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Overriding CORE::GLOBAL::warn/die

by clueless newbie (Chaplain)
on Sep 21, 2012 at 17:30 UTC ( #994954=perlquestion: print w/replies, xml ) Need Help??
clueless newbie has asked for the wisdom of the Perl Monks concerning the following question:

Suppose is

# package CORE::GLOBAL; use strict; use warnings; use subs 'warn'; sub warn { print "WARN '@_'!\n"; CORE::warn @_; }; # die: 1;

and is

# #!/usr/bin/perl use strict; use warnings; warn 'first warn'; use warn; warn "second warn";

Then executing produces

first warn at line 6. WARN 'second warn'! second warn at line 9.

Why doesn't the first warn (the warn prior to the "use warn;") utilize the CORE::GLOBAL::warn? Why in this case does the location of the "use warn;" matter?

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Re: Overriding CORE::GLOBAL::warn/die
by chromatic (Archbishop) on Sep 21, 2012 at 18:35 UTC

    By the time Perl compiles the use warn; statement, it's already decided that the first warn refers to the builtin warn. Perl won't go back and recompile code it's already compiled when you override a keyword (that's not possible in some cases).

      Thank you! I thought it was something along those lines.

Re: Overriding CORE::GLOBAL::warn/die
by Anonymous Monk on Sep 21, 2012 at 21:55 UTC
Re: Overriding CORE::GLOBAL::warn/die
by greengaroo (Hermit) on Sep 21, 2012 at 18:19 UTC

    Try this:

    my $ref = { 'key' => 'value' }; print Dumper $ref; use Data::Dumper; print Dumper $ref;

    Basically, the first "print Dumper" fails and the second works fine.

    My guess is you are confused by this statement in the documentation for use: Because use takes effect at compile time, it doesn't respect the ordinary flow control of the code being compiled. In particular, putting a use inside the false branch of a conditional doesn't prevent it from being processed.

    The way I understand it is even if the "use" statements are processed at compile time, it doesn't mean the module functions become omnipresent. It will respect the order in which the statements are written: from top to bottom.

    In your case, the "use warn" is processed at compile time but when you do your first warn statement, the module's "warn" function is not available yet.

    Now, my question to you is, why does it mater? Is there something specific that you are trying to achieve and for that you need to "use" your module somewhere else, after you actually use its functions?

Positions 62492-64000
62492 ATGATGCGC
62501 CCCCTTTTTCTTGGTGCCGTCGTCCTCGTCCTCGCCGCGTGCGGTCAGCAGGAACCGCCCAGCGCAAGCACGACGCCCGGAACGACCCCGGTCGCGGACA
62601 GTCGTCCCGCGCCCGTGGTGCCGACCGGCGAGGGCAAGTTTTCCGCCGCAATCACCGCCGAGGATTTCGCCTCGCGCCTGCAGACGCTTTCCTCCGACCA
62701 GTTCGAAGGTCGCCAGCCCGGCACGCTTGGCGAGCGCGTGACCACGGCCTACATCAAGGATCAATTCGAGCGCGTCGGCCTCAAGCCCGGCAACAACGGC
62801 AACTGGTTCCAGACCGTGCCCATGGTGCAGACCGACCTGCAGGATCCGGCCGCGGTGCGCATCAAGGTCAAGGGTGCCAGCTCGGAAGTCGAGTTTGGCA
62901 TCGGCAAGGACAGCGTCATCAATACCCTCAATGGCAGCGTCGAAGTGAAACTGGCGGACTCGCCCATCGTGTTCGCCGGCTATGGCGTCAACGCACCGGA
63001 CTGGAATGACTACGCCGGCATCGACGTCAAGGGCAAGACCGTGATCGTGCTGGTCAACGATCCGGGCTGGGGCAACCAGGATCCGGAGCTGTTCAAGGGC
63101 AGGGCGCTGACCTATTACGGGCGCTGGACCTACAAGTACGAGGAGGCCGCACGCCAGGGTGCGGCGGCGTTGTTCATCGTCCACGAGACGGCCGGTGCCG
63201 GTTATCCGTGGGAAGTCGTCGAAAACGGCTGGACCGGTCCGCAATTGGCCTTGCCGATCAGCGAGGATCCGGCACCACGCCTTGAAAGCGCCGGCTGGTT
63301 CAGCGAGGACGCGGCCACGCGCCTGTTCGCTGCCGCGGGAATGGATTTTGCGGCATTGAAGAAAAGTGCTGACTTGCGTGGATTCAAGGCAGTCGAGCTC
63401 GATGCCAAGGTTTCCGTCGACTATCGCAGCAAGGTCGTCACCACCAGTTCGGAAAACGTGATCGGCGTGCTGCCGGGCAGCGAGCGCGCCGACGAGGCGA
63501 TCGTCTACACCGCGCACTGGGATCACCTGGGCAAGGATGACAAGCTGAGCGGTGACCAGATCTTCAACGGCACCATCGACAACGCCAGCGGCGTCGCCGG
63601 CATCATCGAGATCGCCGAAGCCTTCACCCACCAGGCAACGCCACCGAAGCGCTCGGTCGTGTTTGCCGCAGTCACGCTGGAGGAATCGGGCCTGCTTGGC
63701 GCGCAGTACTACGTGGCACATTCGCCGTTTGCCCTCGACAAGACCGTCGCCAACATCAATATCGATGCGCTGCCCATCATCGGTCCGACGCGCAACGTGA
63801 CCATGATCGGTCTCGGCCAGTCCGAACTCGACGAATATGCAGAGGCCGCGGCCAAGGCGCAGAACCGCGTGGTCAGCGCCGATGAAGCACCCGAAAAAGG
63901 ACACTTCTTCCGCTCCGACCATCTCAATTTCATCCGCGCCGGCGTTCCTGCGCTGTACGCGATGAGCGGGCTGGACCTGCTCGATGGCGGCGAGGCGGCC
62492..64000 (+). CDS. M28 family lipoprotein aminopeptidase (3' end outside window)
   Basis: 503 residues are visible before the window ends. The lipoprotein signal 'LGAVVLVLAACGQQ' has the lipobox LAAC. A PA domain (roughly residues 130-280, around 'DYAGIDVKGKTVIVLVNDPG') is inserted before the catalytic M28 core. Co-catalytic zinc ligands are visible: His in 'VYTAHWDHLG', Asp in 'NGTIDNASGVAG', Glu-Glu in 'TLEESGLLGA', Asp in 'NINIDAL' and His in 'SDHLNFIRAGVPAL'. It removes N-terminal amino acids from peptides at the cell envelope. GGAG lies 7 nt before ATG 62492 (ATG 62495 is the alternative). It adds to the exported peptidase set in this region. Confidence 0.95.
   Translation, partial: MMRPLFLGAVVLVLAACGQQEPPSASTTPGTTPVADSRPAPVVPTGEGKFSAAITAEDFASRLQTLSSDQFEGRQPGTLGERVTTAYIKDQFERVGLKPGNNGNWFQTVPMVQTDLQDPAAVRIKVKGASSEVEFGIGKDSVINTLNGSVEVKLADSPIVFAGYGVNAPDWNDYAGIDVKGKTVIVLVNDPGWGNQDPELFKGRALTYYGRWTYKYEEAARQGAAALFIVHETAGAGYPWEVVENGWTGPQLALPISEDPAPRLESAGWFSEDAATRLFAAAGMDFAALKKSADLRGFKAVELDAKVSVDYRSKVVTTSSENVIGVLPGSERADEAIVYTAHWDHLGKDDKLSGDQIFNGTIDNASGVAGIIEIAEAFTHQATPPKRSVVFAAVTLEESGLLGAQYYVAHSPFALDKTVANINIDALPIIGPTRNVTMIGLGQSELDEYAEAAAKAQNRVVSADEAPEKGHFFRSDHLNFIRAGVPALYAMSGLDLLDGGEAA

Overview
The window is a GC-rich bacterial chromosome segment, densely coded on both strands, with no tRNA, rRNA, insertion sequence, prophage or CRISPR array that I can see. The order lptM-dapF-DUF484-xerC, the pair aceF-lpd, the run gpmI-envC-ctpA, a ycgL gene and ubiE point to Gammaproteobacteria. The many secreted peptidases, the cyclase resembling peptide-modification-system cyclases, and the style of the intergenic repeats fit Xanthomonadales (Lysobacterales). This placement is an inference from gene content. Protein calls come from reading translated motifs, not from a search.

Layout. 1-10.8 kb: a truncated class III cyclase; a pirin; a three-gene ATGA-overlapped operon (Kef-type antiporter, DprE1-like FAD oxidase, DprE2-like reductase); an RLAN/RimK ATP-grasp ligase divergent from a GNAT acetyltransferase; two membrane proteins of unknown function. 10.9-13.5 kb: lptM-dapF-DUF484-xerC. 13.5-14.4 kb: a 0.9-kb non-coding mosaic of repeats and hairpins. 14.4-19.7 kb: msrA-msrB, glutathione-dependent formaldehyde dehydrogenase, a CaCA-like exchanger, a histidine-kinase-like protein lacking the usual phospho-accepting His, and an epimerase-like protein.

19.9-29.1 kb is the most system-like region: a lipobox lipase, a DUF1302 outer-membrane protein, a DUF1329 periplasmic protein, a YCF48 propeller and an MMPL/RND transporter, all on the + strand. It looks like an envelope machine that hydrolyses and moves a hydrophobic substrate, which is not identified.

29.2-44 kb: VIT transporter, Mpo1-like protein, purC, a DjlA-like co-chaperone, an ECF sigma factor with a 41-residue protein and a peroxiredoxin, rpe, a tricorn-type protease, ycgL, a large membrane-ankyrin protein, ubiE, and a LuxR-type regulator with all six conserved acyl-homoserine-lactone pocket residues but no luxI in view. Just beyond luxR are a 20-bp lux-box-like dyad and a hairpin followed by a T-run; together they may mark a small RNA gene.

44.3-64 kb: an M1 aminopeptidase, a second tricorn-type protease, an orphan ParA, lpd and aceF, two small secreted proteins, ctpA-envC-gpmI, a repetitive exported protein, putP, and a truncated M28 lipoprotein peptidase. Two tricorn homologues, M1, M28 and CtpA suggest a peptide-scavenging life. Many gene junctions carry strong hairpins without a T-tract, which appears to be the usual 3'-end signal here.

Please enlighten us!

    There are no stupid questions, but there are a lot of inquisitive idiots.

      I'm merely attempting to debug some code that makes use of a CORE::GLOBAL::die to "rat out" the offending code. It sometimes fails and I wished to know why.

        We may be of more help if you post the code you are trying to debug. Please expose your problem, we'll give it a try.

        There are no stupid questions, but there are a lot of inquisitive idiots.
Re: Overriding CORE::GLOBAL::warn/die
by sundialsvc4 (Abbot) on Sep 21, 2012 at 18:42 UTC

    I would not advise overriding any “core” functionality, because of course that would be all-encompassing.

    Consider using code such as Exception::Class, which leverages the fact that you can in fact “die” with an object, not merely a text string.

    I simply think that it is very inadvisable to make any changes that have “global” ramifications to suit a “app-specific” requirement ... because they expose the entire software (every CPAN module, etc.) to the very considerable side-effects of your change.   If I may opine, “Abandon All Hope, Ye Who Enter Here.”   I’m scrambling away from the very thought of this situation so fast, I don’t even care why it’s not working ...  My spider-sense is going off; my trusty elven sword is glowing bright blue ...

      Iím scrambling away from the very thought of this situation so fast, I donít even care why itís not working ... My spider-sense is going off; my trusty elven sword is glowing bright blue ...

      Your senses do not deceive you! Involved is a tie of STDERR, BEGIN/INIT/END blocks, implicit source filtering (of modules used) by means of unshifting a sub onto @INC, the override of core die ... and I can't remember what else. And most of the time it does its job quite nicely. And when it doesn't ... I remove the use statement and debug the normal way.

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[Lady_Aleena]: Hello Corion.
[Corion]: Hi Lady_Aleena!
[Lady_Aleena]: Corion, how are things?
[Corion]: Lady_Aleena: Quite good ;) I'm working four days now, instead of five, which helps my mood and my weekends tremendously
[Corion]: My Perl output hasn't recovered, but as $work is still somewhat stressful, I don't think this would be different with a five day workdweek
[Lady_Aleena]: Corion, that is a good thing (TM) 8)
[Corion]: And this evening, I'm actually dusting off some old module of mine and bringing it up to the last version of the library I'm wrapping

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